May 29

(Note: I’m re-posting this in January 2014.  It has appeared a couple of places, both in a note on Facebook and in our local newspaper in Northampton, but neither of those are now accessible. As people who know me already know, my dad died three weeks later, on June 21, 2009 (Fathers’ Day!).  Other posts I’ve written about him are linked to at the end of this one.)

Friday, May 29, 2009, 7:30 am

We had a chalkboard in our dining room.

It took a while for me to realize that this was unusual. Even after going to lots of other kids’ houses, it still seemed fairly ordinary, until someone (no doubt someone chalkboard-deprived) asked me about it. Evidently not every family had dinner conversations that regularly – frequently – required charts or drawings to explain. We did, and so there was a big green chalkboard dominating one wall of the dining room on Harris Drive in Bartlesville, Oklahoma.

I’ve been thinking about that chalkboard a lot the last couple of days. I’m writing this on Friday, May 29. On Wednesday morning, I was in my office at the law school, packing up for the move to the deans’ suite for my new job. Along with packing boxes of books and decorations and toys, I took the chalkboard off the wall to move downstairs.

The chalkboard made the move with the family from Oklahoma to Minnesota back in 1983, but there was no appropriate wall for it, so it lived in the basement. I took it with me to college, and then it was with me in law school, and it was on my wall through my time in practice in D.C., and it’s been on my wall of my office at the law school since I started there in 2004.

I usually use the chalkboard-in-the-dining-room concept for laughs. But as I took it off of the wall of my office, and erased it – ideas for articles, explanations of torts doctrine from office hours, my kids’ doodles, and so on – I thought, just for a bit, about how the oddity of a chalkboard in the dining room had affected me. Not that I think it is exclusively responsible for, well, anything in my life except for some chalk dust on my clothes, but it is indicative of how we were raised: to ask questions, to learn, to challenge, to always – always – think.

On Wednesday afternoon (my cell phone “recent calls” listing tells me it was at 4:32), not long after coming home from packing the office and taking the kids to their violin lessons, I got a call from my mom, telling me that my dad has pancreatic cancer.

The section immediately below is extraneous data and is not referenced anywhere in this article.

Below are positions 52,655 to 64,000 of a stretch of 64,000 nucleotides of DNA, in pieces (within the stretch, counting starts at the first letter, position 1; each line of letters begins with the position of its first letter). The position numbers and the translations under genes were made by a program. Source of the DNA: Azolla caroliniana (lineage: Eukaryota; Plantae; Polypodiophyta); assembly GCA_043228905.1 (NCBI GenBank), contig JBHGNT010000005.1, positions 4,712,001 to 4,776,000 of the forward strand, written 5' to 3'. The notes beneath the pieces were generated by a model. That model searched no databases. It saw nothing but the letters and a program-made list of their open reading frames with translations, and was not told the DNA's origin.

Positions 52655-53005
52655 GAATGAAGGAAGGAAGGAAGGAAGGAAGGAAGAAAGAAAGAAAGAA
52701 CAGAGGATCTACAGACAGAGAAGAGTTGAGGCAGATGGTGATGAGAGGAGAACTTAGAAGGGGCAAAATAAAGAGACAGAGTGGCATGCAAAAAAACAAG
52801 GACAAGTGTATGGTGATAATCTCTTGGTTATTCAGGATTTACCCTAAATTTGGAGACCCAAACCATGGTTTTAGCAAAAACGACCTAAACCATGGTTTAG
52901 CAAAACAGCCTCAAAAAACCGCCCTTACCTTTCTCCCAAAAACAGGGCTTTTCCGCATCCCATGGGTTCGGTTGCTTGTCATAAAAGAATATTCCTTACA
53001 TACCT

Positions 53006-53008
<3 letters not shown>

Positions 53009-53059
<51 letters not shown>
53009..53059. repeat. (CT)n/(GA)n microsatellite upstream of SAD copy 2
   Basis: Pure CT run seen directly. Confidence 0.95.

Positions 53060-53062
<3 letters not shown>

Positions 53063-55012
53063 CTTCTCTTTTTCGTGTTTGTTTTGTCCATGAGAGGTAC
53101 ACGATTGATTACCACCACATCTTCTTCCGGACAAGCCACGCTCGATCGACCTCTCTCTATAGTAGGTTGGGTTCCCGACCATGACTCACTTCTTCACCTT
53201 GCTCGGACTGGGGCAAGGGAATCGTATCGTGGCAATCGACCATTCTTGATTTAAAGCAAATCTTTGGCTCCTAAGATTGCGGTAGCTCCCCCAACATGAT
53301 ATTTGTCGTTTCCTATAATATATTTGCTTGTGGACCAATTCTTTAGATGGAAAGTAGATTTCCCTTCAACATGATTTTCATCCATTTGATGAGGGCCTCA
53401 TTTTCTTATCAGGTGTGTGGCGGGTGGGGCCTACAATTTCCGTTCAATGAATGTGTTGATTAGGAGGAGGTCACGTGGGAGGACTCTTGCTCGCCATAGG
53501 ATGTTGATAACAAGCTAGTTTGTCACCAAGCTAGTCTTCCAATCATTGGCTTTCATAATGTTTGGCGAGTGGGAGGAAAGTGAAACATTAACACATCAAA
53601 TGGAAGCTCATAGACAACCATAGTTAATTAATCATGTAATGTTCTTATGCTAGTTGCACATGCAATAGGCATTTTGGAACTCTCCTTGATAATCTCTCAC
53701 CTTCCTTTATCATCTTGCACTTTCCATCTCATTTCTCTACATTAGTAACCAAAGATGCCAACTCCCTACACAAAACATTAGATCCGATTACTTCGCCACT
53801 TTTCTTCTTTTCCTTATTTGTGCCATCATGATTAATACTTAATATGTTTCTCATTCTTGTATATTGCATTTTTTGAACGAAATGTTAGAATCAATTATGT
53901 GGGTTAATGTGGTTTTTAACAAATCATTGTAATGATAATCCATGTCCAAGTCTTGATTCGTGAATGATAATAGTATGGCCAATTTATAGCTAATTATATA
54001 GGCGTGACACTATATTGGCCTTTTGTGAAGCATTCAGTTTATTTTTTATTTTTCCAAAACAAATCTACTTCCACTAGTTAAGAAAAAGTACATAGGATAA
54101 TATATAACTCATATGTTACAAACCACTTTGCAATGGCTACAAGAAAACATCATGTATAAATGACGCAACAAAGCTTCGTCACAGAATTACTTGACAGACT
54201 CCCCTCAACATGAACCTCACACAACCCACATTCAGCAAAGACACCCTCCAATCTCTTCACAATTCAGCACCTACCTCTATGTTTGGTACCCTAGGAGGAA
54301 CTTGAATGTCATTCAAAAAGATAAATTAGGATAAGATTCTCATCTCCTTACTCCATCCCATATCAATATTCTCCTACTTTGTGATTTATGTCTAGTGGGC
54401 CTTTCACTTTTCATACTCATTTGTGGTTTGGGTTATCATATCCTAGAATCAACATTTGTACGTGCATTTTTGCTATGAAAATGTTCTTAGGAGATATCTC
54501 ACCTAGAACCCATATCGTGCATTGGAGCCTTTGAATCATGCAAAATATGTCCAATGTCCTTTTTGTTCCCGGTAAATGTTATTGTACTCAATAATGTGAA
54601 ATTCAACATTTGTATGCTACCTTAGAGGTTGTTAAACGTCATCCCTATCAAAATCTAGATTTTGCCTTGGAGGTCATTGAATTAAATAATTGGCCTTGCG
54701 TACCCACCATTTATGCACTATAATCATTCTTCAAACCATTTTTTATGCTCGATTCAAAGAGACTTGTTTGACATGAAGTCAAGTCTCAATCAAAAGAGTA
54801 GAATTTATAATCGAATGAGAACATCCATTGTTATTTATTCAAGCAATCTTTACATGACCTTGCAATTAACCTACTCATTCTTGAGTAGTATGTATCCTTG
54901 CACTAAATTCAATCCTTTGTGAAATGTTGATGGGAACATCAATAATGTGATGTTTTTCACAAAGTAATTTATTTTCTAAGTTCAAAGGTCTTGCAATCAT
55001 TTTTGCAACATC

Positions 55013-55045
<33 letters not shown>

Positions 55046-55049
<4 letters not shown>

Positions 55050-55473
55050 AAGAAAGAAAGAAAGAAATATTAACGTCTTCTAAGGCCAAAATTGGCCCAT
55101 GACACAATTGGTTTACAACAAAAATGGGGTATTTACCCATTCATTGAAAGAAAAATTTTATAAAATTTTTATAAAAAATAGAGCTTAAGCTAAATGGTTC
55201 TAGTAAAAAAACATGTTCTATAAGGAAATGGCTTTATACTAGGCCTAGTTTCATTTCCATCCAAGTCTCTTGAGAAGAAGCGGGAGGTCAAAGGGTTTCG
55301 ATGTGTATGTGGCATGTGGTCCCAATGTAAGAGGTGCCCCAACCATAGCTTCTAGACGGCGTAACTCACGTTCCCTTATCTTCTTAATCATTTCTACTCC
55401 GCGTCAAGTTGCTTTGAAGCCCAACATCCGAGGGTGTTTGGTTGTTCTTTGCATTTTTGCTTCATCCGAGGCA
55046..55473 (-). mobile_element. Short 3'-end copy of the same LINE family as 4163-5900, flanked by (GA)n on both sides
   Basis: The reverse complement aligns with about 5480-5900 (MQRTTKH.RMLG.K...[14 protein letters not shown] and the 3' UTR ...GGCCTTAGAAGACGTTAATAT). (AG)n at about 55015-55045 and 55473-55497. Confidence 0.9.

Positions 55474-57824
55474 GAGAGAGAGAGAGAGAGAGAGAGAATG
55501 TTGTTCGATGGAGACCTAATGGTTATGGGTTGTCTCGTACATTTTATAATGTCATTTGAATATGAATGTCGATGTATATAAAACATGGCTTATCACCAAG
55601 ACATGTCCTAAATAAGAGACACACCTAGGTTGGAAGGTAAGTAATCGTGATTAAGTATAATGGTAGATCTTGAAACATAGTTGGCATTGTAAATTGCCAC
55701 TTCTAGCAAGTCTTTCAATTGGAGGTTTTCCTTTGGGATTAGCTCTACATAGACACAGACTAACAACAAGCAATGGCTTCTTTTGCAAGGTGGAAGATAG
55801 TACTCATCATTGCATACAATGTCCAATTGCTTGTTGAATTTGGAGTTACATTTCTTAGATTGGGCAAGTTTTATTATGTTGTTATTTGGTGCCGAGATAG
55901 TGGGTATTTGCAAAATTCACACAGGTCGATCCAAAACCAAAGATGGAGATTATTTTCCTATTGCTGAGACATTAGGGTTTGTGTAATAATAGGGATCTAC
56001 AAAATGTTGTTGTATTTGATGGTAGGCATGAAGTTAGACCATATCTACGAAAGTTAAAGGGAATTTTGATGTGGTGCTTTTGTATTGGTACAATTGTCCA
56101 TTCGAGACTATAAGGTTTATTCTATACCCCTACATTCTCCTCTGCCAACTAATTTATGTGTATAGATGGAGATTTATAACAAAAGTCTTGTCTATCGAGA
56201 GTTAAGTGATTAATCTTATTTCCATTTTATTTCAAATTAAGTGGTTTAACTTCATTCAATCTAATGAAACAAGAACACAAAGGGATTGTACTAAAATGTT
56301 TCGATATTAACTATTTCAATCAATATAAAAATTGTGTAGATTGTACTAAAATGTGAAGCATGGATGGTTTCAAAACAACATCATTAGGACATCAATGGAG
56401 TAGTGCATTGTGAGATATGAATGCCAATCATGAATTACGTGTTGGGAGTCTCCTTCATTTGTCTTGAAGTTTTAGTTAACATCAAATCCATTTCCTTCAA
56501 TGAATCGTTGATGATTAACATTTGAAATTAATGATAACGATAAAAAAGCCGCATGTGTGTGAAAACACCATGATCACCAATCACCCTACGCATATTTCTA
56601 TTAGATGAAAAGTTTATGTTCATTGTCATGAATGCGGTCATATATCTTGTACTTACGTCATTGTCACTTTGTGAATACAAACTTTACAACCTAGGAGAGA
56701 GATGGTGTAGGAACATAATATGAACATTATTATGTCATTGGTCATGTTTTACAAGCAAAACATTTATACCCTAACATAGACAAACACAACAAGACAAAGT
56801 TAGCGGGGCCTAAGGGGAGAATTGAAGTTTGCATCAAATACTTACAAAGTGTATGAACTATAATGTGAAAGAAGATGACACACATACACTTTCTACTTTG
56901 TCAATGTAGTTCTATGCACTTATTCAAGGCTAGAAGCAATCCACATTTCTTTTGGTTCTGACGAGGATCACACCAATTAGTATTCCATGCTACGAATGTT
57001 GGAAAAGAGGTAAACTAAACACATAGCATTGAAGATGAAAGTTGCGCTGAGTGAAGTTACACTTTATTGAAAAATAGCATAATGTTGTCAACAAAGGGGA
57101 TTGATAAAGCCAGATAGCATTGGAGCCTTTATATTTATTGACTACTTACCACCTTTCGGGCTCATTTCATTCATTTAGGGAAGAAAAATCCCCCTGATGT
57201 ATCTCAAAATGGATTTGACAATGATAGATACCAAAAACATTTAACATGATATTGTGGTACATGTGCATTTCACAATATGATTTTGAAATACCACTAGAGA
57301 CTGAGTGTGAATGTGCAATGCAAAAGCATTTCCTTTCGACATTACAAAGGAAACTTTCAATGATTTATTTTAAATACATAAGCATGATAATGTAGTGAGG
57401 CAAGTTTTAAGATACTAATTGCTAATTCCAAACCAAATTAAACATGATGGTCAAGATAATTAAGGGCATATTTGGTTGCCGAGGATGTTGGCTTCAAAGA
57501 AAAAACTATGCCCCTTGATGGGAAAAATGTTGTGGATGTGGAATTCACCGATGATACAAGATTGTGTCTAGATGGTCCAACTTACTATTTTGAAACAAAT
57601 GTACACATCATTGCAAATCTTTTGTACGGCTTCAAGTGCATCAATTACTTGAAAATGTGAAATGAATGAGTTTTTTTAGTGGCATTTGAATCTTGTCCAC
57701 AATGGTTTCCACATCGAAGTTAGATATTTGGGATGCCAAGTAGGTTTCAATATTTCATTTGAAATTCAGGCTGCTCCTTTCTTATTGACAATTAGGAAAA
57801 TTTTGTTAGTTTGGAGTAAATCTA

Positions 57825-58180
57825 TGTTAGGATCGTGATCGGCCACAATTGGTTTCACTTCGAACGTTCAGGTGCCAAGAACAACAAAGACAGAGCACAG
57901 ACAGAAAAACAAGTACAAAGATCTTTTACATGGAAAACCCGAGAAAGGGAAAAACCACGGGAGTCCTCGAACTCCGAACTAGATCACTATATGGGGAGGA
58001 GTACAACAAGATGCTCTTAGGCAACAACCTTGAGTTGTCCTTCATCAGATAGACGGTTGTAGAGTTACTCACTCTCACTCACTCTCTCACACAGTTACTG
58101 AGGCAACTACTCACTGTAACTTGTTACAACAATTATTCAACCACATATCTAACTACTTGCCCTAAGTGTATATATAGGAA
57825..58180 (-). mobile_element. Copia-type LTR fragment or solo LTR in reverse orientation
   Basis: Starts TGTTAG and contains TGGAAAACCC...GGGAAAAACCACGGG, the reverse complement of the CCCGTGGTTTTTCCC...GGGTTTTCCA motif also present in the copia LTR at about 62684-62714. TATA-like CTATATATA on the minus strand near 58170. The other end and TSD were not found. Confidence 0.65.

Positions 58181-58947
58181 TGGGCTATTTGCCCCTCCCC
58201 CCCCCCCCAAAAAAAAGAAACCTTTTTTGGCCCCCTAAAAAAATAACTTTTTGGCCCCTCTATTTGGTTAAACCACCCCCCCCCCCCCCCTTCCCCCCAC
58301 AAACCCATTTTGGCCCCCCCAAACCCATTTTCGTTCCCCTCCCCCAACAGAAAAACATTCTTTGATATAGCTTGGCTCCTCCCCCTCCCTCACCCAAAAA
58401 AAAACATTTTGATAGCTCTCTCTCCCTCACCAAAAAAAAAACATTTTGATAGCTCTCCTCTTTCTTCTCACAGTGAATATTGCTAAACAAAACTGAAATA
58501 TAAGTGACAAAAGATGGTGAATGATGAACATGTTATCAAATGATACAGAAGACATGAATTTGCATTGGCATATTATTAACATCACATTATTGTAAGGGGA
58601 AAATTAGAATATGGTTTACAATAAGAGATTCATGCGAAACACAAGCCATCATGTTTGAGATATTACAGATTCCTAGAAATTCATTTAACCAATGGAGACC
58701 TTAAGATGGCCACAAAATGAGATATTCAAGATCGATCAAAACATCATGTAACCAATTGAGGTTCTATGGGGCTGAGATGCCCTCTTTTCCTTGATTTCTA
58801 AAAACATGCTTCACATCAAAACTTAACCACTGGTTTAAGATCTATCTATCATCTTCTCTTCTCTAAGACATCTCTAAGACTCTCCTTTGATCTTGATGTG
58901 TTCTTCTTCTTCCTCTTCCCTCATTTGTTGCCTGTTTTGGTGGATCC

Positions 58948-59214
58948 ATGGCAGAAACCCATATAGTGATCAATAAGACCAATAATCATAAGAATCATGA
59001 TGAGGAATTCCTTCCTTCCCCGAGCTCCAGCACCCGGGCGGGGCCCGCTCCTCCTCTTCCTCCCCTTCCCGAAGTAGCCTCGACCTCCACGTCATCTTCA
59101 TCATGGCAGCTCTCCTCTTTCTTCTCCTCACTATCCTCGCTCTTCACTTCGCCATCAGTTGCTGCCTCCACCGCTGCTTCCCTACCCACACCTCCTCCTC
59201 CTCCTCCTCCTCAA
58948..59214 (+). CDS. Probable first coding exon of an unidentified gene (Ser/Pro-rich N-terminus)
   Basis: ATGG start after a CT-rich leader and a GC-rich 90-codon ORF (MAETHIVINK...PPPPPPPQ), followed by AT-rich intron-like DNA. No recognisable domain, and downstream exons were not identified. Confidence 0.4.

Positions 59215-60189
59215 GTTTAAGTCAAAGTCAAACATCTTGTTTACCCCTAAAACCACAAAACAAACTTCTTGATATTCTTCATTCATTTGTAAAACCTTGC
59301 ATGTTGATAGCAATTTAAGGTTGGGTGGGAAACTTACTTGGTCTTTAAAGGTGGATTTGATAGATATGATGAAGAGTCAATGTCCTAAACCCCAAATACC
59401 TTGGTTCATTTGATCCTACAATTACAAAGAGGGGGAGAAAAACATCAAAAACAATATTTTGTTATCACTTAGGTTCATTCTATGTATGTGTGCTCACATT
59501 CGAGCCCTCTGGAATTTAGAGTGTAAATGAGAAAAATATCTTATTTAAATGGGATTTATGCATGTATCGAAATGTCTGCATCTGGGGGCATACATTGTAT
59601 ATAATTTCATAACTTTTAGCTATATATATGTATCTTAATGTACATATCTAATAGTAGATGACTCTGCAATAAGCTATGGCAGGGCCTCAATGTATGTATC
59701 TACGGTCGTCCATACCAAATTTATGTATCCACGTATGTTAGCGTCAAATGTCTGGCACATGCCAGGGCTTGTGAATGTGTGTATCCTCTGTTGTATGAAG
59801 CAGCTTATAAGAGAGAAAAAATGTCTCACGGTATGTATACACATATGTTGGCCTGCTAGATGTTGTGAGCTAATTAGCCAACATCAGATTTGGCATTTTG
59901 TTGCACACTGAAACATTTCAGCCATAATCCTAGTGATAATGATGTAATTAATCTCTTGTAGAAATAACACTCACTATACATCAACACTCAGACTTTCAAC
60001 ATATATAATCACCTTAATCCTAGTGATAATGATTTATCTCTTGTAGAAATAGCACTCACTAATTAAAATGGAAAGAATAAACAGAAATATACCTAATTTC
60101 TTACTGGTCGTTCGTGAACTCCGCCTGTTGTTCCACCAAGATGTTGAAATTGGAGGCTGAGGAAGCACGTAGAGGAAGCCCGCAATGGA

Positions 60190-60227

After a moment of shock, my reaction – and I expect the rest of the family’s – was to sit down and research pancreatic cancer. I (and I bet my siblings) found the Mayo Clinic’s site, we found the site about the chemo treatment that looked promising post-surgery (we don’t know as of this writing whether surgery will be an option), we probably all giggled, and then felt a little bad for giggling, at the name of the surgery (“The Whipple Procedure” – c’mon, you giggled a little too).

Back to the phone call, though. After telling me the news and a quick overview, my mom handed the phone to my dad.

After pleasantries and such and a brief acknowledgment of the diagnosis, he turned to what he was really wanting to talk about, which was not his diagnosis or prognosis – no, he wanted to talk about a global warming skeptic’s column that had been published by the local paper in northwest Arkansas. As usual, he’s going through multiple iterations of a response to the column’s silliness, with challenges interspersed into the copied-and-pasted text of the article. We talked about how best to try to get his response out there, where the author had gone wrong in his assumptions and his thinking, and so on.

Always think, always challenge. That’s what the chalkboard was about, at least in part. (To be fair, we also used it for messages.) That’s what he’s taught his kids and grandkids, to the extent that I have a graph on my desk from my daughter and him testing the widespread (but, they showed, wrong) notion that hot water freezes faster than cold water.

And thinking and challenging is what we’ll be doing with whatever comes.

Other relevant posts:

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